Whether intentionally or not, Valve has completed a power grab that is choking the life out of the Dota 2 pro scene.
That’s the thrust of the latest article penned by Dota 2 pro player turned caster Kyle Freedman. The former Complexity Gaming captain analyzed the overall state of the Dota 2 pro scene from a variety of angles including those of the players, organizations, and tournament organizers involved.
At each level, Valve’s disinterest in maintaining previously established monetization options for stakeholders and an unwillingness to create new ones has made the Dota 2 pro scene untenable. Combined with Valve’s lack of stewardship in and around the game, the entire pro scene is struggling to stay afloat.
The crux of Kyle’s discussion lies with Valve’s increased consolidation of control across the Dota 2 pro scene through the disproportionate importance of The International. Esports is functionally a marketing tool for video game publishers, and Valve feels that the best return on investment comes in the form of having The International boast the largest prize pool in all of esports.
Valve has taken steps to ensure this remains the case, with the best example being a redistribution of The International 2019’s prize pool. Kyle cites how the first-place prize was proportionally larger than in years past, which made it so the payouts for each member of the winning team was larger than the $3 million top prize for Fortnite World Cup’s solo champion, Kyle “Bugha” Giersdorf.
This offers a degree of intrigue to The International for people outside of Dota 2, but it comes at the expense of those within.
Pro players are financially incentivized to have the singular goal of making it to The International, because the event accounts for up to 70% of the total prize pool winnings for each calendar year. This has negative effects on the overall pro scene in a way that ends up being a real problem.
Making matters worse is that even though there is some interest in The International outside the Dota 2 scene, it’s typically short-lived and doesn’t actually attract people in a lasting way. As Kyle notes, Fortnite World Cup winner Kyle “Bugha” Giersdorf did a media tour after winning that event while the two-time TI winners at OG waren’t even invited to the same shows. Success outside The International is almost completely dismissed, as seen with Team Secret‘s historic level of dominance in 2020 that has largely gone unnoticed outside of Dota 2, even within the esports world.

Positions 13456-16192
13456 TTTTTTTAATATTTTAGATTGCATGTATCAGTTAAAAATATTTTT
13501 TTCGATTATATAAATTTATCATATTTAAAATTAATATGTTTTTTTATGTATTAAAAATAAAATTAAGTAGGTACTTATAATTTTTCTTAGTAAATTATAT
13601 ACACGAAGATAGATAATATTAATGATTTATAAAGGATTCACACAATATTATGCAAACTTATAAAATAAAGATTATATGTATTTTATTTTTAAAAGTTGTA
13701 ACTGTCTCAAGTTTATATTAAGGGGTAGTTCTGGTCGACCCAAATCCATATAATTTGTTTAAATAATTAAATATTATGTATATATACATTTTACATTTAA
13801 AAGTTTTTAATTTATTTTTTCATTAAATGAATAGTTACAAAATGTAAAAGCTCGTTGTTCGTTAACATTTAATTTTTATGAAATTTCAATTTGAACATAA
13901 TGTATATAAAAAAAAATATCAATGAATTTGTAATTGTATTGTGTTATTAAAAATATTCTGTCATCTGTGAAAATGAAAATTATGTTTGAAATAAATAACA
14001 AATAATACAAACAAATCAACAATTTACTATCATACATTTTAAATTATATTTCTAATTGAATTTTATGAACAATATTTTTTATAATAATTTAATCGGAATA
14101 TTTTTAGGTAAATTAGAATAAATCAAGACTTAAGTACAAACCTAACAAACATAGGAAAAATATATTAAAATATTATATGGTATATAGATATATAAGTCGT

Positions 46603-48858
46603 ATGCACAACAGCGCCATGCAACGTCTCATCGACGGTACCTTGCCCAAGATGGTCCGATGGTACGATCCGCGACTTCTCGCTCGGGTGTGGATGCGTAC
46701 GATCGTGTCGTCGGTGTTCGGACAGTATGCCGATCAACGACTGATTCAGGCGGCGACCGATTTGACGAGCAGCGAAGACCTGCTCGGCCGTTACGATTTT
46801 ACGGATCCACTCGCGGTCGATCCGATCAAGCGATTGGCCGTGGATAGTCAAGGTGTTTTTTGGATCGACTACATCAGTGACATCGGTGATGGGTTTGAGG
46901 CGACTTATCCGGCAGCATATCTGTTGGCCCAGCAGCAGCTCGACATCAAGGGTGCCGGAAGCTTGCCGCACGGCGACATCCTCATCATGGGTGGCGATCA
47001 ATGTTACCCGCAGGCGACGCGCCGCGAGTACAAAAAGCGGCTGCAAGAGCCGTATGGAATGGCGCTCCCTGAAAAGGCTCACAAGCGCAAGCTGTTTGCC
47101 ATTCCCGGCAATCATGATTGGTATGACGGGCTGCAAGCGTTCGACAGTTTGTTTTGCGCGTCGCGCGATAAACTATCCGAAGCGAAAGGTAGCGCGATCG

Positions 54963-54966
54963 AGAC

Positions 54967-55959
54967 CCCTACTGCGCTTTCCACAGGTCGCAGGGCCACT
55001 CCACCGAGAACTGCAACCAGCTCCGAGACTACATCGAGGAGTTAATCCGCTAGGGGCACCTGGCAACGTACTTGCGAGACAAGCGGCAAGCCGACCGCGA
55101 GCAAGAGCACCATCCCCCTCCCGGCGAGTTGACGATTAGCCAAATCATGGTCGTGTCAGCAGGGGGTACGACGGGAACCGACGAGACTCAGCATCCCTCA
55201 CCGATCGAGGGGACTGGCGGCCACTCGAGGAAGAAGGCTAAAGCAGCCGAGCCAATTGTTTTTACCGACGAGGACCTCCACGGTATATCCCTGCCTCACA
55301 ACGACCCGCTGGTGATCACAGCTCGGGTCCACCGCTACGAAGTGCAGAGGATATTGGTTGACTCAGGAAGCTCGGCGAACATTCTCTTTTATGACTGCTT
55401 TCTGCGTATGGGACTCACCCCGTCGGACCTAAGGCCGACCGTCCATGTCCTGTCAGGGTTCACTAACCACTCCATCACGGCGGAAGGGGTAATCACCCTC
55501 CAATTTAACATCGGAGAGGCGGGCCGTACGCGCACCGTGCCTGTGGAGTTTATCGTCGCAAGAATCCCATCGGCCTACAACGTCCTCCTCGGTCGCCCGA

Because The International is so important in Dota 2, each action taken by players is essentially viewed through the lens of how it impacts their chances of qualifying for the event. If something improves their chances of going to TI, they go all-in. If it doesn’t, they likely won’t bother at all.
This has been a blight for tournament organizers.
In order to qualify for The International, teams need to perform well in Dota Pro Circuit major and minor tournaments. As for other tournaments? If they don’t have bearing on qualifying for The International, top teams often aren’t interested.
As Kyle points out, the two-time TI-winning lineup of OG has only played 127 matches together. 73 of them have taken place either at The International or in the qualifiers for The International. Other popular teams, such as Evil Geniuses and PSG.LGD, competed very sparingly outside Dota Pro Circuit majors.
Once teams figured out that it only took one strong performance at a major to qualify for The International, some even started regularly skipping major competitions. All four of the top teams from TI9 skipped out on the first major of the 2019-2020 DPC season.
The inability to reliably count on the participation of the best and most popular teams and players has had an obvious negative impact on tournament viewership, which gives less incentive for tournament organizers to even bother with Dota 2. This was compounded by the removal of some monetization options that had previously been made available to tournament organizers.